Research Calls The Safety Of Melatonin Into Question (Especially When Taken Nightly)
Whether your sleep struggles have been due to anxiety, jet lag, or a chronic sleep condition, most of us have had trouble getting high-quality sleep at some point in our lives. This can leave many of us looking for a little help getting our ZZZ's, either in the form of conventional or natural remedies.
Unfortunately, recent research has linked prescription and over-the-counter sleep aids to cognitive decline, and studies have also called the safety of melatonin—a commonly used sleep aid in the United States—into question.
Is melatonin really safe?
If you find it challenging to fall asleep and stay asleep, you're not alone. Melatonin is one of the most ubiquitous supplements in the U.S., with various forms of it available at most grocery stores and pharmacies. In fact, research shows that between 1999 and 2018, melatonin use in the U.S. quadrupled1. (It's more strictly regulated in other countries.)
That said, research shows that we don't really know enough about the safety of supplementing with melatonin, especially using it every night—sometimes for years on end. As the authors of one study2 point out: "Although melatonin is generally regarded as safe, adverse effects have been reported, and data on long-term use and high-dose use are scarce."
Some sleep experts worry that using melatonin regularly may reduce your body's natural productivity of this important sleep hormone.
As Seema Bonney, M.D., the founder and medical director of the Anti-Aging & Longevity Center of Philadelphia, previously told mindbodygreen: "It's important to remember that melatonin is a hormone, and using any hormone regularly can down-regulate your own production of that hormone." Ashley Jordan Ferira, Ph.D., RDN, mbg's vice president of scientific affairs, added, "I have not seen good data to show that high doses of melatonin will not impact your endogenous, natural production of melatonin."
Other risks of melatonin.
Some research has also shown that taking melatonin leads to impaired glucose tolerance, which can harm your blood sugar health in the long term. In one study3 published in the journal Sleep, researchers gave 21 healthy women 5 milligrams of melatonin or a placebo in the morning and evening and then monitored their glucose tolerance for three hours after each dose. They found that those given melatonin had higher blood sugar levels.
There's also significant cross talk between the hormone melatonin and sex hormones like estrogen and testosterone, leading some experts to worry about melatonin's possible long-term side effects on reproductive health.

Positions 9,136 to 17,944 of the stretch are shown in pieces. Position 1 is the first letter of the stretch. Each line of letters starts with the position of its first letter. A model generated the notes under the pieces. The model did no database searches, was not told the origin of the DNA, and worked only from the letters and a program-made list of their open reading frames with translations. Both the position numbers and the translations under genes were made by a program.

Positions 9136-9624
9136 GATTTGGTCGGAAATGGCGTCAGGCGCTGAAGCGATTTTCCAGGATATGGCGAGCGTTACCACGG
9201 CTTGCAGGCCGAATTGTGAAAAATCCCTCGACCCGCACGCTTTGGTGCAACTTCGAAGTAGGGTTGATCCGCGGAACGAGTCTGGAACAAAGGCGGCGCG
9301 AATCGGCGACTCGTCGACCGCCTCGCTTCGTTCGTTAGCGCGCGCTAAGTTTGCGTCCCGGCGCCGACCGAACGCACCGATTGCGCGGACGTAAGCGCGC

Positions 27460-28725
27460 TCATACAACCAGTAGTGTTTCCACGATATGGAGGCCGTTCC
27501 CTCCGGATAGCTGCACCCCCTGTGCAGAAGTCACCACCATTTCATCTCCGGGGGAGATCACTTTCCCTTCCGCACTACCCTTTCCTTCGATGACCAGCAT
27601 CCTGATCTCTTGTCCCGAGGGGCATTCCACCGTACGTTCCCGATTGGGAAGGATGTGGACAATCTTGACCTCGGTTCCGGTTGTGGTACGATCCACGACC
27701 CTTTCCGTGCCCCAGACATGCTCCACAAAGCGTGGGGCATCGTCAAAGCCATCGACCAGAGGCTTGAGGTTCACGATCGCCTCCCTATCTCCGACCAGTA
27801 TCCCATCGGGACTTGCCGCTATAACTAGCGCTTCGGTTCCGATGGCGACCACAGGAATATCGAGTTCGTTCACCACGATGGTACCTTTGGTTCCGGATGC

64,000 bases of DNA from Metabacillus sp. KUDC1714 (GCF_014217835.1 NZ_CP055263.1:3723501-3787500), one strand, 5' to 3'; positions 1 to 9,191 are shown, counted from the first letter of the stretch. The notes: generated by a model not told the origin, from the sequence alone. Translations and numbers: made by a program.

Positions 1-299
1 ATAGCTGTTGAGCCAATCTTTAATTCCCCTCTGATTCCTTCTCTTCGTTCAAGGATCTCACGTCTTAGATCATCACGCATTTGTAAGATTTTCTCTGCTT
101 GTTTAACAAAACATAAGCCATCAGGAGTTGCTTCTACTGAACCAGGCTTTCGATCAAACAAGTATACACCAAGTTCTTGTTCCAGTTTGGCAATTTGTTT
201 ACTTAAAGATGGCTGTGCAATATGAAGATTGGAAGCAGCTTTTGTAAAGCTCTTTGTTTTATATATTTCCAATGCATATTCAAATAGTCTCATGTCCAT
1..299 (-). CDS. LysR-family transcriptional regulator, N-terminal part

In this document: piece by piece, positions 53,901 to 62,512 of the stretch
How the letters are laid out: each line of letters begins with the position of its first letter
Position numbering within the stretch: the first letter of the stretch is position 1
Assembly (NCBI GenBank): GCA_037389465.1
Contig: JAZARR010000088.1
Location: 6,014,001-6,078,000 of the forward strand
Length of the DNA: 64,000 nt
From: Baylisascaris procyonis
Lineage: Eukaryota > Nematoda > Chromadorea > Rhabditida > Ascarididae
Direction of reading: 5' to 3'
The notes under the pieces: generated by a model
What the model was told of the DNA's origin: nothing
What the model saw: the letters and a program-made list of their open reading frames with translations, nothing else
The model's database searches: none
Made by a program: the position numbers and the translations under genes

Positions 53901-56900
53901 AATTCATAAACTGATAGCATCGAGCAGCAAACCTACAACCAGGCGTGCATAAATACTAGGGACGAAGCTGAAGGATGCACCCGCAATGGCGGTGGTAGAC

Alternatives to melatonin.
Unfortunately, we don't know whether taking melatonin long-term is safe. The good news is that there are a lot of nonhormonal alternative sleep aids. If you're concerned about the safety of long-term melatonin use, here are a few alternatives to consider, plus some science-backed lifestyle adjustments for better sleep:
Magnesium is known as nature's "relaxation mineral" because of the role it plays in the nervous system, and it can be helpful for winding down and getting to sleep. Experts recommend a dose of 100 to 200 mg, taken one to two hours before bed. Here are 14 high-quality magnesium supplements to look into.
Cognitive behavioral therapy (CBT)
Set boundaries with work
A 2018 Virginia Tech study showed that the mere expectation of checking work email after hours can cause anxiety and stress that can sabotage your sleep.
Research has shown that mindfulness meditation can significantly improve sleep quality. Here are 10 tips for starting a daily meditation practice that lasts.
Melatonin use has soared in recent years, but there's a lot we don't know about its safety long term. Experts recommend leaning on melatonin as a "once in a while" sleep aid but exploring other nonhormonal options for daily use.
Gretchen Lidicker is an mbg health contributor, content strategist, and the author of CBD Oil Everyday Secrets: A Lifestyle Guide to Hemp-Derived Health and Wellness and Magnesium Everyday Secrets: A Lifestyle Guide to Epsom Salts, Magnesium Oil, and Nature's Relaxation Mineral. She holds a B.S. in biology and earned her master’s degree in physiology with a concentration in complementary and alternative medicine from Georgetown University.